This blog has been abandoned for the last 2 years. Yes, 2 years!!! Luckily I still feel like I’m in my early twenties, so I’m not going to blame myself for not writing anything up!
But before I fill you in on what I’m up to these days, here’s a quick recap of the last 24 months….
The Kingdom of Mrauk U (source: Wikipedia)
So far we have been taking Burma quite easy, travelling to ‘typical backpacking destinations’, not rushing but spending quite few chilled days in each location (I guess a year of backpacking it’s taking its toll!). But going to Mrauk U was completely opposite and made us travel off the beaten path making this part of our Burmeese adventure even more exciting.
What makes Mrauk U so special is the city remote location. Close to Bangladesh and hidden between the mountains with extremely poor road infrastructure it’s not yet popular among travellers. Our journey from Bagan took us in total over 24 hours, which was prolonged by few emergency stops due to the torrentiral rainfall on the way to Magwe and then a 9 hour stop over in Magwe where we waited for the bus to Mrauk U. This second part of the trip costed $33 per person, which almost gave me a heart attack when it came to paying for the bus ticket. Being the last people getting on the bus we were given non reclining seats and a sleepless night ahead. Tried as hell I was not a happy lady but I suppose this is the price one needs to pay. Continue reading
Landscape of Bagan
This slow, extremely bumpy and at times uncomfortable journey will leave you wandering at what point your head will hit the ceiling but with the trains being integral part of burmese infrastructure this experience should not be missed. Only recently, in April 2014 the government decided to make the ticket prices for foreigners equal to the local making traveling by train more affordable for the backpackers pocket. Although for some reasons most reviews on the Internet suggest making Yangon- Bagan journey on a bus, mainly because it’s more comfortable and faster, I would go against their advise and not think twice. Do it by the train! Continue reading
Temple in Yangon
We finally arrived in Burma, the country that initially was not on our list. But the more we travelled, more and more amazing Burmesee stories echoed in our ears and few months ago we knew that Burma cannot be missed. So here we are.
Yangon the country’s biggest city invited us with insane bus rides, expensive hotel ($25 for a room with no bathroom!), lack of pavements, limited electricity and with no doubt the friendlies people of South East Asia. Everyone smiled at us with an honest looks on their faces. The man in the car who passed by shouted hello, another one overhearing our conversation about a certain building came over and explained what it was in broken English (he then too apologised he had too much to drink, hence his help was limited). It felt good being back in a place that somehow reminded me of Cambodia and from what we have learnt this is probably the last chance to see the Burma as it is, innocent, modest and unwesternised. Continue reading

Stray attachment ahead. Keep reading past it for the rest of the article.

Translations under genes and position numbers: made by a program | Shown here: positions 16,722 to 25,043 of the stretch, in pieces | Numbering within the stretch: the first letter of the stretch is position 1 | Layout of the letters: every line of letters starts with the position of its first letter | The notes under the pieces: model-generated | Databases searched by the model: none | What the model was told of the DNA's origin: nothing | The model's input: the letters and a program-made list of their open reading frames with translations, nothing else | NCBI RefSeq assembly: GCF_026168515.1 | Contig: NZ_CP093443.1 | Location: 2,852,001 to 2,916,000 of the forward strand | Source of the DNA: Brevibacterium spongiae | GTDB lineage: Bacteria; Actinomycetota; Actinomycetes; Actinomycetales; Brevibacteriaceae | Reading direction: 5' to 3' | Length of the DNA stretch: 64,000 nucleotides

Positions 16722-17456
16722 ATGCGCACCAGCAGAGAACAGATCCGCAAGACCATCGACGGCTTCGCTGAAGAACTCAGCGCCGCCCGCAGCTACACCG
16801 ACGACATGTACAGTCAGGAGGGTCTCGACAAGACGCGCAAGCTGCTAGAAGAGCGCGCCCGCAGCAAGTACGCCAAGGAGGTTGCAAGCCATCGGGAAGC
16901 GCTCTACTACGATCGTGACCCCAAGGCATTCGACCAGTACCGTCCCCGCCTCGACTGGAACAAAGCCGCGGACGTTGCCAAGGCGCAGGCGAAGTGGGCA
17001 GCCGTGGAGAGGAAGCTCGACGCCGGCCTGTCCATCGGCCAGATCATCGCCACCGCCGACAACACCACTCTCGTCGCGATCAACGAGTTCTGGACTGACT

Countryside around Shangrila, Yunnan
I was very much looking forward to travelling around Yunnan. Mountain air, hills, world’s deepest gorge and tibetan villages were all on our list of things to experience whilst in the area. In the 12 days we had in Yunnan we managed to squeeze in quite few sights and whilst not all of them as exciting as the next there were definitely few gems worth mentioning and worth the effort of getting to.
We started our journey in Kunming from where we took a night train to Lijiang, another UNESCO heritage site. In Kunming itself we only had few hours to spare, so we headed to a beautiful and peaceful Yuantong temple where we wandered around for few hours. The night train took us by surprise because not only there were spaces available for the train leaving on the same day/nigh but ‘by mistake’ we booked ourselves onto a soft sleeper, which was real class! Only 4 people in the carriage, carpeted floor and a flower on the table. High life I call it! Continue reading
Kung Fu practice at Shaoiln Temple
It felt like in our first 7 days in China we have been travelling at the speed of light. After returning from national parks we spent few days in Changsha, trying not to spend too much money (damn China is expensive!!!) and ‘socialising’ at local TV presenter birthday party Jamie got us invited to. It was quite a random night, as back home I would never imagine rocking up to a strangers party, especially birthday one, but here no one really minds. As long as you are a foreign firend of a friend who has a friend who knows the host’s friend your presence will be welcomed and recorded on countless photographs and videos taken sneakily from neighbouring tables. Surprisingly for such a VIP party with a live music, speeches and plenty of food, the celebrations ended just before 10pm. But I suppose an early night was in our favour. The following day our alarms went off at 5am and few hours later we took off to Xi’an, a ancient city most famous for nearby Terracotta Warriors. Continue reading
Sending peace from China
We have left China a few days ago but because of government’s ban on media that could possibly free up people’s minds and cause unnecessary disturbance to the nation I was unable to access my wordpress blog. Thankfully Instagram seemed to be working fine, so at least I could keep it going by posting endless photos and developing my hash tag addiction. But now I’m back to the blogging business and in the next few post I will quickly wrap up our last months adventures. Continue reading